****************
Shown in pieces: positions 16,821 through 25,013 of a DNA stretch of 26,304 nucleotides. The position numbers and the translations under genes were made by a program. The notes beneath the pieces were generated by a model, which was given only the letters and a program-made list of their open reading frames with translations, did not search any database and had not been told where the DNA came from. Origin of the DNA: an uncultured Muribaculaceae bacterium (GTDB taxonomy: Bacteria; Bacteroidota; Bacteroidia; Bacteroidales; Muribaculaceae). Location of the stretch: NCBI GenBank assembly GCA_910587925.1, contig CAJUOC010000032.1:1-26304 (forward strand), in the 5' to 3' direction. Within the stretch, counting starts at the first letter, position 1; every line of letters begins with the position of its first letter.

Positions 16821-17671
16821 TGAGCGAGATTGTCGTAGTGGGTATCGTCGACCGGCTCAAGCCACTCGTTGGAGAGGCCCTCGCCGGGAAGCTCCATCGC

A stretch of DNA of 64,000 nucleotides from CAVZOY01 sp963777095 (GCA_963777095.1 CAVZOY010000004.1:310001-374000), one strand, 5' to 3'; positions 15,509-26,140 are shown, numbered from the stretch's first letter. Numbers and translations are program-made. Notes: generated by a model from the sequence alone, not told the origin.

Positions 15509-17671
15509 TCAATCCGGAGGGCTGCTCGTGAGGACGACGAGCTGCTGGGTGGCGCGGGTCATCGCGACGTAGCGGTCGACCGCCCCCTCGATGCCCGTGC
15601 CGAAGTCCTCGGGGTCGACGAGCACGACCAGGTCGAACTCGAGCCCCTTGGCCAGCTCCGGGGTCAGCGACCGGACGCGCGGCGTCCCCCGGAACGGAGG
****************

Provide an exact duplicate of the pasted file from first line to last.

Shown in pieces: positions 16,821 through 25,013 of a DNA stretch of 26,304 nucleotides. The position numbers and the translations under genes were made by a program. The notes beneath the pieces were generated by a model, which was given only the letters and a program-made list of their open reading frames with translations, did not search any database and had not been told where the DNA came from. Origin of the DNA: an uncultured Muribaculaceae bacterium (GTDB taxonomy: Bacteria; Bacteroidota; Bacteroidia; Bacteroidales; Muribaculaceae). Location of the stretch: NCBI GenBank assembly GCA_910587925.1, contig CAJUOC010000032.1:1-26304 (forward strand), in the 5' to 3' direction. Within the stretch, counting starts at the first letter, position 1; every line of letters begins with the position of its first letter.

Positions 16821-17671
16821 TGAGCGAGATTGTCGTAGTGGGTATCGTCGACCGGCTCAAGCCACTCGTTGGAGAGGCCCTCGCCGGGAAGCTCCATCGC

A stretch of DNA of 64,000 nucleotides from CAVZOY01 sp963777095 (GCA_963777095.1 CAVZOY010000004.1:310001-374000), one strand, 5' to 3'; positions 15,509-26,140 are shown, numbered from the stretch's first letter. Numbers and translations are program-made. Notes: generated by a model from the sequence alone, not told the origin.

Positions 15509-17671
15509 TCAATCCGGAGGGCTGCTCGTGAGGACGACGAGCTGCTGGGTGGCGCGGGTCATCGCGACGTAGCGGTCGACCGCCCCCTCGATGCCCGTGC
15601 CGAAGTCCTCGGGGTCGACGAGCACGACCAGGTCGAACTCGAGCCCCTTGGCCAGCTCCGGGGTCAGCGACCGGACGCGCGGCGTCCCCCGGAACGGAGG